So, I will close now with this thought. Even Al, who was a rescue alpaca with the personality of a demon possessed badger when he came, and has a face only a blind mother could love has found his way into our hearts. With training he has come around to understand that he won't be hurt, and doesn't have to be a butthead to get what he wants.
We like to call him: The King- (duh-duh-duuuuh..duh-duh-duh- ladies and gentlemen, Elvis has left the building) because he expects us to treat him like royalty- and so we do.
Happy alpaca dreams to you!
Till next time,


Alpaca Lady said...

My alpacas do the same for me. I too have a bad back and neck.

Mousie said...

hello dear sister, I come to give you a nice massage, and comfort you with a good pot of my herbal tea...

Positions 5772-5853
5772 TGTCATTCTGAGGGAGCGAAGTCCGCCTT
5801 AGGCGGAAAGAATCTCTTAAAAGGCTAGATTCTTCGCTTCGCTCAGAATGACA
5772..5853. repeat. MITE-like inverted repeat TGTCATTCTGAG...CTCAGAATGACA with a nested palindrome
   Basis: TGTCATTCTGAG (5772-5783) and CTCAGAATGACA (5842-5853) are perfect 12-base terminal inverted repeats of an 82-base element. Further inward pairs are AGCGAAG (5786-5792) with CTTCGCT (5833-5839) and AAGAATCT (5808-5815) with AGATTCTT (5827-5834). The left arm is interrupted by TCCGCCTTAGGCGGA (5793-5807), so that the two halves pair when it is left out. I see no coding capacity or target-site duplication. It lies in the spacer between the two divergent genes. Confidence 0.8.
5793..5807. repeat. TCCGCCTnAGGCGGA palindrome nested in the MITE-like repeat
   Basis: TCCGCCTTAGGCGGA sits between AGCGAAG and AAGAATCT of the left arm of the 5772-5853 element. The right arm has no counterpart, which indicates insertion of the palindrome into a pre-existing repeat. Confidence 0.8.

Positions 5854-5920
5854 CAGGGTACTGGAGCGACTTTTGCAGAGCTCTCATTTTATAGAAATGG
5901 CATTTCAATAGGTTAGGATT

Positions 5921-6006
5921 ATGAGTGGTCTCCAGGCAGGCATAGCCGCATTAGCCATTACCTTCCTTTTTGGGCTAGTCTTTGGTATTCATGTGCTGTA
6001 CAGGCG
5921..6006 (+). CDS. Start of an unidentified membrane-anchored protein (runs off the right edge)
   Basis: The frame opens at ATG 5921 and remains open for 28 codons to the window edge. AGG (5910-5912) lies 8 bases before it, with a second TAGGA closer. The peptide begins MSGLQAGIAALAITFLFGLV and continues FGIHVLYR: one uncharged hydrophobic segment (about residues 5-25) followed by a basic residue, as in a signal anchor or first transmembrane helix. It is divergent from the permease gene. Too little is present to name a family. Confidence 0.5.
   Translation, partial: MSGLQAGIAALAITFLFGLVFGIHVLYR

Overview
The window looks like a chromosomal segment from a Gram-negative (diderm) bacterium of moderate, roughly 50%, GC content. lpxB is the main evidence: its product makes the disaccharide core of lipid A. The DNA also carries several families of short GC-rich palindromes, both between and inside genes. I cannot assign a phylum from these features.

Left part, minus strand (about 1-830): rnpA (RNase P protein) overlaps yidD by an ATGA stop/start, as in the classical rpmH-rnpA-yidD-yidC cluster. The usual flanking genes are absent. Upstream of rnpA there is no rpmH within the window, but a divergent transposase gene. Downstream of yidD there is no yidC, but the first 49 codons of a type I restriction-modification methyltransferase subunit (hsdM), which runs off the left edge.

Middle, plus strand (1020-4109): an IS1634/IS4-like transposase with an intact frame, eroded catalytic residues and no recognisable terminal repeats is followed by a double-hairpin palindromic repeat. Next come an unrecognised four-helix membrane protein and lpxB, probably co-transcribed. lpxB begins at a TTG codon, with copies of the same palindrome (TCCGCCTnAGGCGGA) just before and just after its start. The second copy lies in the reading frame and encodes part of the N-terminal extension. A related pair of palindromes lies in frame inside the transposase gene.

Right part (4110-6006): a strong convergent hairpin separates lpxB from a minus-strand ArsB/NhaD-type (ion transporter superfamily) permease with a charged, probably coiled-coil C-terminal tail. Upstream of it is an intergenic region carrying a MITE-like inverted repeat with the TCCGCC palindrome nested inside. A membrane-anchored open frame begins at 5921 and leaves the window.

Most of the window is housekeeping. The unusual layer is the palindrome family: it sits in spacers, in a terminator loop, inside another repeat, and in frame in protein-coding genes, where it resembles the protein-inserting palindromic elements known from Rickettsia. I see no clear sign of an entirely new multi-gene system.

Take care dear
love from Mousie

Sarah said...

This is a wonderful post! I saw your website from the email you sent me and have been talking to my husband about bagging the whole lawyer thing and just starting up an alpaca farm to get some freakin' equanimity back into our lives. This post confirms it - 'pacas are the way to go!

What an emotional struggle to have to sell them after giving them so much! And even though you said you didn't want it - I'm sorry that you've had such trouble with your body and pain. Is there any way you could convince them to give you the surgery to improve your quality of living?

Anonymous said...